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The Wisdom Fallacy: Why Management Is Really Like Math

wisdom fallacy

People separate knowledge into two major categories. The first consists of areas where they believe some people know more than others (math, physics, computer programming, history, linguistics, etc.) and the second consists of areas where they don’t (religion, politics, raising a family, etc.). The second area has always baffled me. Why will people willingly say they know nothing about math, but will rarely admit the same thing about politics or religion? Why will people accept advice on a subject, from someone that has studied it in depth, if that subject is programming, but not if it has to do with raising their children? Why, in some areas of knowledge, do we equate studying with mastery, and in other areas we don’t? I’ll call this the “wisdom fallacy” – that people believe wisdom has no correlation with knowledge for some subjects, when really it does.

In my work experience, I think most people lump management into the second category. I have never heard anyone say “I am not a very good manager,” or even “I don’t think I would make a good manager.” Yet they will regularly opine on management, and explain their management theory in detail to you. But, by definition, some managers have to be the worst, right? And haven’t we all worked for managers that we think knew very little about management? What is going on? Why is management something that nearly everyone thinks they do well?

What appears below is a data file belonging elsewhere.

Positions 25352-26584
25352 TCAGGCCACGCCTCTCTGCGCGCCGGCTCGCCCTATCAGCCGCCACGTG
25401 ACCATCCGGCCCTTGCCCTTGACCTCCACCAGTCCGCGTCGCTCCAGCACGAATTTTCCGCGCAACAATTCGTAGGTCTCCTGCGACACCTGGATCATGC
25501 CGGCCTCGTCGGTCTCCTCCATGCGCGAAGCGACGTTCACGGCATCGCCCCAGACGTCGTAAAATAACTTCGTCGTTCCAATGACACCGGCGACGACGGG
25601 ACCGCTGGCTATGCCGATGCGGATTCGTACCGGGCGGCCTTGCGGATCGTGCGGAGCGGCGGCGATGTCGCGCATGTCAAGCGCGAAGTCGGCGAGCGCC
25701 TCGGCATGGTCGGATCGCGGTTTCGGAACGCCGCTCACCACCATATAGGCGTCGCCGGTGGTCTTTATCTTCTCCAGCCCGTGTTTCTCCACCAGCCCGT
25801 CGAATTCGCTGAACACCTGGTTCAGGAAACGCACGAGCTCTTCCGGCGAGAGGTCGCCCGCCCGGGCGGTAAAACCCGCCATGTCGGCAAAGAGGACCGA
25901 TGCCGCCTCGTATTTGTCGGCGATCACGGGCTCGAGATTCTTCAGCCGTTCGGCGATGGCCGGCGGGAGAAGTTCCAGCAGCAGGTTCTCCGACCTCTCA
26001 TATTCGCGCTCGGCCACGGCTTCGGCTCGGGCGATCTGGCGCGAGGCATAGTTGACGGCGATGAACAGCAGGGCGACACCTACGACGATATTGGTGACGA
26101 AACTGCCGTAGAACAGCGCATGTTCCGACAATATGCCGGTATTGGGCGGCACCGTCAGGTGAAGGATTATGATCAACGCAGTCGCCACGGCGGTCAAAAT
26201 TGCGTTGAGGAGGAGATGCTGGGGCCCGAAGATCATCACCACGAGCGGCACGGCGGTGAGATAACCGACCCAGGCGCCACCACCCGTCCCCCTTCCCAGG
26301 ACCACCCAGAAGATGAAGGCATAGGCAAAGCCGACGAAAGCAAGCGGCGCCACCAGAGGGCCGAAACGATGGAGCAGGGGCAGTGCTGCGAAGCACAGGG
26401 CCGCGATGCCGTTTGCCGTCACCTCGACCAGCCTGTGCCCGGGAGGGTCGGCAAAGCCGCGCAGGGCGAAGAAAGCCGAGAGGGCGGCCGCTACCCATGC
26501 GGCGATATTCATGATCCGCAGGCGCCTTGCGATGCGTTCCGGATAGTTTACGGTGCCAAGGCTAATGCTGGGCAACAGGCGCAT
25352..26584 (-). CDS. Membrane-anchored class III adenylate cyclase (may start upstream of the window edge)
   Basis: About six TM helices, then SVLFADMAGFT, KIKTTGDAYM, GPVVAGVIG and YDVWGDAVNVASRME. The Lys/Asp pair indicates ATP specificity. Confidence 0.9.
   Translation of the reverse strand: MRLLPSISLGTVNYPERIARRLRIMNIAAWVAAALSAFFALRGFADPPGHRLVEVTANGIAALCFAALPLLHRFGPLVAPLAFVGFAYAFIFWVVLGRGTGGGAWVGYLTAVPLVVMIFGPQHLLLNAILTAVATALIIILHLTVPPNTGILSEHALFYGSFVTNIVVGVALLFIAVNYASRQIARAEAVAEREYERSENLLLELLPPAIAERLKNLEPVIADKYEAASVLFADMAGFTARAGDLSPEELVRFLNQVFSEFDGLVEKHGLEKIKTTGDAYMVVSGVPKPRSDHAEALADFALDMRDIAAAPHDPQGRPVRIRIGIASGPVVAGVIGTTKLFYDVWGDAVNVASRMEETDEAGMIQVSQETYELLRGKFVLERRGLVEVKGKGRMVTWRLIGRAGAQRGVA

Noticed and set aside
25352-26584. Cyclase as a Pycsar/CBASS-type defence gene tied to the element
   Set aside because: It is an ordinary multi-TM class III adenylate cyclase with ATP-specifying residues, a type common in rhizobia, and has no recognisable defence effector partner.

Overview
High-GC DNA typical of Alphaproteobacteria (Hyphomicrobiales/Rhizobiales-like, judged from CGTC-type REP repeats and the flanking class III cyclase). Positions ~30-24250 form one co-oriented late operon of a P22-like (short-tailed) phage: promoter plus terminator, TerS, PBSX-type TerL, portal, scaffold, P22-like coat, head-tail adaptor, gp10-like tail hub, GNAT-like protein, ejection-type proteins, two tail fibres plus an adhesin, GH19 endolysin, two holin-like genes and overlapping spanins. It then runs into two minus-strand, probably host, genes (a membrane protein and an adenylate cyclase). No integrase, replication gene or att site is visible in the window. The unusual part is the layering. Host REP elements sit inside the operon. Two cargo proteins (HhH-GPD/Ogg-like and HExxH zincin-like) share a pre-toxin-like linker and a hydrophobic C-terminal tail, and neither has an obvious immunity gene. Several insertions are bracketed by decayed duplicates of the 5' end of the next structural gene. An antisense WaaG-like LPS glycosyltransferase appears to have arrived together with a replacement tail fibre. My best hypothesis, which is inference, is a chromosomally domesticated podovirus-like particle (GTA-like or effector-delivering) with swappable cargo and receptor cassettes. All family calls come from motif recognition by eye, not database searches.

I think management is more like math. It is something to be studied. The only way to get better is to learn. Solving a math problem is all about picking the right tool from your tool box. You can’t say “I like Laplace transforms” and use them to tackle any and every math problem, because they only work for certain situations. Management is the same way. All of these books about how to manage this or that are really just tools to be used when the situation is appropriate. Which tool you use depends on the situation.

 

Our brains have cognitive filters for some things. We tend to automatically ignore facts that contradict our religious or political views. It’s not intentional, our brains just have a lot of information to process so they throw out contradicting information subconsciously. Don’t let that happen in your role as a manager. Seek out contradictory information. If you think you are doing a good job, don’t look for evidence to support it, look for evidence against it. If Michael Dell can let his subordinates evaluate him so that he can become a better boss, shouldn’t the rest of us follow his lead? If you really want to be a good manager, then study management, get feedback, and realize that just like any other skill, mastery of it takes lots of hard work.

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